How? Well, for one thing, video games — and virtual reality more generally — are also more accessible and less stigmatized to veterans than mental health treatment. In fact, some psychiatrists are using virtual reality systems for this reason to treat PTSD.

Secondly, video games allow people to socialize in new ways with people who share common interests and goals. And for Veterans, many of whom leave the military feeling isolated or lonely after they lose the daily camaraderie of their regiment, that socialization is critical to their mental health. It gives them a virtual group of friends to talk with, connect to, and relate to through shared goals and interests.

In addition, according to a 2018 study, since many video games simulate real-life situations they encountered during their service, it makes socialization easier since they can relate to and find common ground with other gamers while playing.

This can help ease symptoms of depression, anxiety, and even PTSD in Veterans, which affects 20% of the Veterans who have served since 9/11.

Watch here as Verizon dives into the stories of three Veteran gamers to learn how video games helped them build community, deal with trauma and have some fun.

Band of Gamers www.youtube.com

Video games have been especially beneficial to Veterans since the beginning of the pandemic when all of us — Veterans included — have been even more isolated than ever before.

And that's why Verizon launched a challenge last year, which saw $30,000 donated to four military charities.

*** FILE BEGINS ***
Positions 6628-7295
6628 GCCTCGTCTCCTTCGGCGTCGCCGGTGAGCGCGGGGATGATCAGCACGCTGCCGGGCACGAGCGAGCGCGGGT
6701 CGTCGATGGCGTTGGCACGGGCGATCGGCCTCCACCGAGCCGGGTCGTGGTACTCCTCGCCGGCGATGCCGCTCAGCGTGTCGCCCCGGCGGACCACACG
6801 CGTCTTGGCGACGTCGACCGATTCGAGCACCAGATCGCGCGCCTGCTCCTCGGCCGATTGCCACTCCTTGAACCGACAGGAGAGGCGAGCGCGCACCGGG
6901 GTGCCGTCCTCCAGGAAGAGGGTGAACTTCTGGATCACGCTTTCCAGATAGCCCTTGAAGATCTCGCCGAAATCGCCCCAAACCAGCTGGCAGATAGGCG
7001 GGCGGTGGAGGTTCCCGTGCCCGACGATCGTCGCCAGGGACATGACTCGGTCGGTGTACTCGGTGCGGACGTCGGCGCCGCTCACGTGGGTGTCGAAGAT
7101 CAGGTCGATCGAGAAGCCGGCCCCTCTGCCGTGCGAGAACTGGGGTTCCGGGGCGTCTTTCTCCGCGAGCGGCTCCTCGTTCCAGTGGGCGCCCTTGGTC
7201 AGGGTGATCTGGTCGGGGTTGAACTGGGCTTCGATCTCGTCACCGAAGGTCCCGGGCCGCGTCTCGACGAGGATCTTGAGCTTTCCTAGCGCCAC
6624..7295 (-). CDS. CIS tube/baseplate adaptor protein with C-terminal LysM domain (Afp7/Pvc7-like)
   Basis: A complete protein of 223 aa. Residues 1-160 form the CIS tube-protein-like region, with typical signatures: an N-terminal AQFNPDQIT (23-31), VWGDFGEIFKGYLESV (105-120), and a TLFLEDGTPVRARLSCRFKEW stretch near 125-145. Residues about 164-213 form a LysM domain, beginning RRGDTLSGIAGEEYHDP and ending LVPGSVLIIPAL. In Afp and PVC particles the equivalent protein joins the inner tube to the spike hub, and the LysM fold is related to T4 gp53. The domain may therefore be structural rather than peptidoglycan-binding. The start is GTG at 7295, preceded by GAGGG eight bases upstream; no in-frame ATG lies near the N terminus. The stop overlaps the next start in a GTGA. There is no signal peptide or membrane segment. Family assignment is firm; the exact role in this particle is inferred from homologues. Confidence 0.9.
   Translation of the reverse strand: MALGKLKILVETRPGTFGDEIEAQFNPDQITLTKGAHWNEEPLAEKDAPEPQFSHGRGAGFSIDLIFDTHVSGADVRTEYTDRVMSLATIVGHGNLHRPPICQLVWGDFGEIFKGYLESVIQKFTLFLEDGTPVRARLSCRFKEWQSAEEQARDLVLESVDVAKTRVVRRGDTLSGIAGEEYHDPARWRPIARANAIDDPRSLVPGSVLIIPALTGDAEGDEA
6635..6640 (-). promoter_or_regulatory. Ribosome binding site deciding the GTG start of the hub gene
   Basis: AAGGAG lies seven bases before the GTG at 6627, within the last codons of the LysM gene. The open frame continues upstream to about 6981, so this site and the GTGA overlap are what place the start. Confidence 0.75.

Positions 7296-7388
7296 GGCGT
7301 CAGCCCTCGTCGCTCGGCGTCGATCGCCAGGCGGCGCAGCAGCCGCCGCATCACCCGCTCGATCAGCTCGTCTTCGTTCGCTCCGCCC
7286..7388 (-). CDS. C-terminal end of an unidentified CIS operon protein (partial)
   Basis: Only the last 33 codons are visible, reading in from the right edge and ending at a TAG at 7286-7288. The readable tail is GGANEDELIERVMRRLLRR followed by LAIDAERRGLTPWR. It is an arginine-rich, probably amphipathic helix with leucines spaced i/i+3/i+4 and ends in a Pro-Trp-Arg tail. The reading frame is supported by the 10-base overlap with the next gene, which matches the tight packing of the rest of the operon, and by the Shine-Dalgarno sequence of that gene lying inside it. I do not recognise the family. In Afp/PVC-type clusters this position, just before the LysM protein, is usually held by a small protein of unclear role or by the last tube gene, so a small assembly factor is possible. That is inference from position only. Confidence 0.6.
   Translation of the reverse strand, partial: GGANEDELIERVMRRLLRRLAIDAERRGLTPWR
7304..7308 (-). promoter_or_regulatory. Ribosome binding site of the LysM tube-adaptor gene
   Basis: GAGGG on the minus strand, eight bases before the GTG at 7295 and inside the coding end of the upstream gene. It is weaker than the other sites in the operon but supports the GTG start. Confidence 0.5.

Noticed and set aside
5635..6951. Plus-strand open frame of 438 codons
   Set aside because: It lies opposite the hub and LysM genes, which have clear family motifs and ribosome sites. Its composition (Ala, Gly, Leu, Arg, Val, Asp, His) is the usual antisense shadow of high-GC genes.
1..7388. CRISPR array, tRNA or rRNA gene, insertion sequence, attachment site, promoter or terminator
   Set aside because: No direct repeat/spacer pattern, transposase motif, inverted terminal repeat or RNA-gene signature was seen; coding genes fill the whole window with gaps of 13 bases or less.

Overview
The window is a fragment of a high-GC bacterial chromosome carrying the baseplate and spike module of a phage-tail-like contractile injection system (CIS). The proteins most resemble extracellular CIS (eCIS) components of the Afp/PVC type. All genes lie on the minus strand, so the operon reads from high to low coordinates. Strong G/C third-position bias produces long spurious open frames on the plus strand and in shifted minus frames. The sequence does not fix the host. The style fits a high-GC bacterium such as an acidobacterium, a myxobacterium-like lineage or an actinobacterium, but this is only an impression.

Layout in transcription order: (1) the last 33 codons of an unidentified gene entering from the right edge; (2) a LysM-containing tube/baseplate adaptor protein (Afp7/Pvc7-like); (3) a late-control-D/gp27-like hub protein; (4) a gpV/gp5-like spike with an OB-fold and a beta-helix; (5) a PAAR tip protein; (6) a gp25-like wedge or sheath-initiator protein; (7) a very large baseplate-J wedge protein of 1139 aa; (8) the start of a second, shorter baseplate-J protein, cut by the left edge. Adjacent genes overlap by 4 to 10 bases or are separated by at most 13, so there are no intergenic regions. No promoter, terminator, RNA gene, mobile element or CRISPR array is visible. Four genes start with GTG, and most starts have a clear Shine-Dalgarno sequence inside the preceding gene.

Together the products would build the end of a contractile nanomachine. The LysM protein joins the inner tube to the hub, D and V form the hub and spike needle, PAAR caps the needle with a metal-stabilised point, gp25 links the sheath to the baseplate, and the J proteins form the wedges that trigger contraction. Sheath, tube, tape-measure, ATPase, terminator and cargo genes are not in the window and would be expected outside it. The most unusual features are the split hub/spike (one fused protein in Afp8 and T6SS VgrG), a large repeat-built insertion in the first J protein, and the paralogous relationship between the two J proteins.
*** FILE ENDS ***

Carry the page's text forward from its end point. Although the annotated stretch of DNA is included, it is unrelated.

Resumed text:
And this year, they're going even bigger by launching a new World of Warships charity tournament in partnership with Wargaming and Wounded Warrior Project called "Verizon Warrior Series." During the tournament, gamers will be able to interact with the game's iconic ships in new and exciting ways, all while giving back.

Together with these nonprofits, the tournament will welcome teams all across the nation in order to raise money for military charities helping Veterans in need. There will be a $100,000 prize pool donated to these charities, as well as donation drives for injured Veterans at every match during the tournament to raise extra funds.

Verizon is also providing special discounts to Those Who Serve communities, including military and first responders, and they're offering a $75 in-game content military promo for World of Warships.

Tournament finals are scheduled for August 8, so be sure to tune in to the tournament and donate if you can in order to give back to Veterans in need.

Courtesy of Verizon

Ready for the weekend? Of course, you are. Here's our weekly dose of good vibes to help you shed the stresses of the workweek and put yourself in a great frame of mind.

These 10 stories made us happy this week because they feature amazing creativity, generosity, and one super-cute fish.

1. Diver befriends a fish with the cutest smile

Hawaiian underwater photographer Yuki Nakano befriended a friendly porcupine fish and now they hang out regularly.